President Nixon: When you really come down to it, though, I just can’t see how [South Vietnamese President Nguyen Van] Thieu’s got any other choice. Goddamn it, we’ve told him we’re doing everything we can, and that’s going to be it.

Kissinger: Well, that—

President Nixon: But on the other hand, the idea of just making a bilateral thing, Henry, is—

Kissinger: It’s repugnant.

President Nixon: It’s repugnant, because we lose everything we’ve done. You know what I mean? People said we could have done that years ago.

Kissinger: Well, if we can get a cease-fire in Laos and Cambodia . . . and we can, of course, say we’ve put them in a position where they can defend themselves.

President Nixon: Aha.

Kissinger: But it’s going to be a miserable exercise.

President Nixon: Well, it may not be. You just can’t tell. This—

Kissinger: If we do it bilaterally, I mean.

President Nixon: This—this may be—

Kissinger: But I—

President Nixon: —but this may be bargaining on their part knowing that you’re going to Paris.

Kissinger: Basically, I really don’t know where the hell they’re going to go.

President Nixon: Mm-hmm.

Kissinger: And they’re still making all the preparations as if there will be a cease-fire.

President Nixon: Right. I noticed that.

Kissinger: But I just wanted to check with you whether it is in accord with your views that we proceed negotiating. We can’t wait any longer for coordinating.

President Nixon: Hmm. Well, what would be the choice otherwise? I mean—you mean, you wouldn’t go?

Kissinger: That’s right. And ask for another delay, but I think that’s almost impossible.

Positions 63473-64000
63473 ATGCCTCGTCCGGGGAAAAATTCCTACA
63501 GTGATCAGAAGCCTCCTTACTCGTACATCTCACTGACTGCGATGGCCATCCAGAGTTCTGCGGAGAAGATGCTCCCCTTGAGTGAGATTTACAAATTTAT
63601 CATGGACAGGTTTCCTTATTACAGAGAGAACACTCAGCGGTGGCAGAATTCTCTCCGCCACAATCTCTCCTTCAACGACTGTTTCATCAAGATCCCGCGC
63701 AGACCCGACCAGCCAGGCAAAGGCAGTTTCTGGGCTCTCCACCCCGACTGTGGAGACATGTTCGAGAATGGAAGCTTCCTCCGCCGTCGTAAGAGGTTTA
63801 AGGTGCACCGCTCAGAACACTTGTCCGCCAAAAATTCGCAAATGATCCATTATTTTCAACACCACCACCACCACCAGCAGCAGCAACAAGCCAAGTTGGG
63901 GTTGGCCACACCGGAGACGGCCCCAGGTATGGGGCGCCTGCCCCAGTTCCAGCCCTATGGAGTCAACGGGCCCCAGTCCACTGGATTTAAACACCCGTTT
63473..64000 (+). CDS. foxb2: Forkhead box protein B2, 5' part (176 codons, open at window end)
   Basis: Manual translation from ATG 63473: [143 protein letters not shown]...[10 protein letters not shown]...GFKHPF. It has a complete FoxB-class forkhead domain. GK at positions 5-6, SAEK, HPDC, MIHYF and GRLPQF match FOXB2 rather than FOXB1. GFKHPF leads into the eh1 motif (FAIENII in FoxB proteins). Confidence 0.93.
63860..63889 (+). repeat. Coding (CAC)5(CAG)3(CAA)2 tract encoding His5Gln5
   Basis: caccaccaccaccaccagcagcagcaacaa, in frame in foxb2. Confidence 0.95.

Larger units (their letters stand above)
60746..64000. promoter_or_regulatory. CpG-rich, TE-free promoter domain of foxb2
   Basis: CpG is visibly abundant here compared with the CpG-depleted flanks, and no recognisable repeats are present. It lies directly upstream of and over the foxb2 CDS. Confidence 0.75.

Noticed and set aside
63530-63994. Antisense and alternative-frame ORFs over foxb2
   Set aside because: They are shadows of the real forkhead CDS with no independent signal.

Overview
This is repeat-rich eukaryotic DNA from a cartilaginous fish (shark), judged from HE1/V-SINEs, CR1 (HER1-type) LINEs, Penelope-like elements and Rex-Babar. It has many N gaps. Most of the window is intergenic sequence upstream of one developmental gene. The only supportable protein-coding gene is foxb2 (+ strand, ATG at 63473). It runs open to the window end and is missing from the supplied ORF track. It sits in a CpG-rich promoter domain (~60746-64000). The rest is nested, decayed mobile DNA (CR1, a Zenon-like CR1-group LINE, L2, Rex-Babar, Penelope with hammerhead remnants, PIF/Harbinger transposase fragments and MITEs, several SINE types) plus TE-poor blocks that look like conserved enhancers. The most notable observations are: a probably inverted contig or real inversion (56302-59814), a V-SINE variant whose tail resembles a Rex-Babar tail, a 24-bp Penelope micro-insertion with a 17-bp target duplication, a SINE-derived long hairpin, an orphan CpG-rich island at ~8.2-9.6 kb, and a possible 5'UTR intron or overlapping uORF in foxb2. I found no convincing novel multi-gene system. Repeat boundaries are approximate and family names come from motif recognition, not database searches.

President Nixon: Well, we couldn’t do that.

Kissinger: I mean, not after we announced it.

President Nixon: No, but I would simply go . . . You mean, they—don’t you really think they’re trying to strengthen the bargaining position before you go to Paris, isn’t it? Or—

Kissinger: I think that’s one possibility. That they’re just . . .

President Nixon: Mm-hmm.

Kissinger: . . . trying to prove that if they’re going to cave, they’re going to do it afterwards, not before.

President Nixon: Mm-hmm.

Kissinger: And probably that they figure since they’ll get less than what they agreed to, they better ask for more.

President Nixon: Mm-hmm. Mm-hmm. Well, I think you should tell Bunker to play it damn tough. He is, isn’t he? Oh yeah—

 

NARA Excision

Category: National Security
Duration: 3s

Kissinger: —in which [ousted Cambodian prince Norodom] Sihanouk says that his interests were completely sold out by the North Vietnamese. He said this to the Algerian ambassador.

President Nixon: Mm-hmm.

Kissinger: It was one of the most shocking examples, and it’s an example of U.S.-Soviet pressure, and that it’s the Soviets who pressed the North Vietnamese into yielding.

President Nixon: Yeah, yeah. Well, go right ahead on the same track. Do the very best that you can. [Deputy National Security Adviser Alexander M.] Haig has no doubts about going ahead now, has he?

Kissinger: Oh, no. No, no. He’s completely with us.

President Nixon: And feels that we have to do it and . . .

Kissinger: Haig is against an open break with them before the negotiation, as I am.

President Nixon: Oh, absolutely. Yeah—no. No, go negotiate now. But when they kick over the traces, they’re making public statements?

Kissinger: No. No, no. This is a private communication.

President Nixon: Yeah, yeah. All right. Just go ahead. Do the very best you can. Get the very best agreement you can. That’s all.

Kissinger: Right.

President Nixon: OK?

Kissinger: OK, Mr. President.

President Nixon: Fine, Henry, fine.

 
 

1 John J. McCloy was an adviser to presidents and a leading figure of the American foreign policy establishment. (↑)

Original tape courtesy of the Nixon Library. This transcript is a working draft. Please let us know if you find important errors.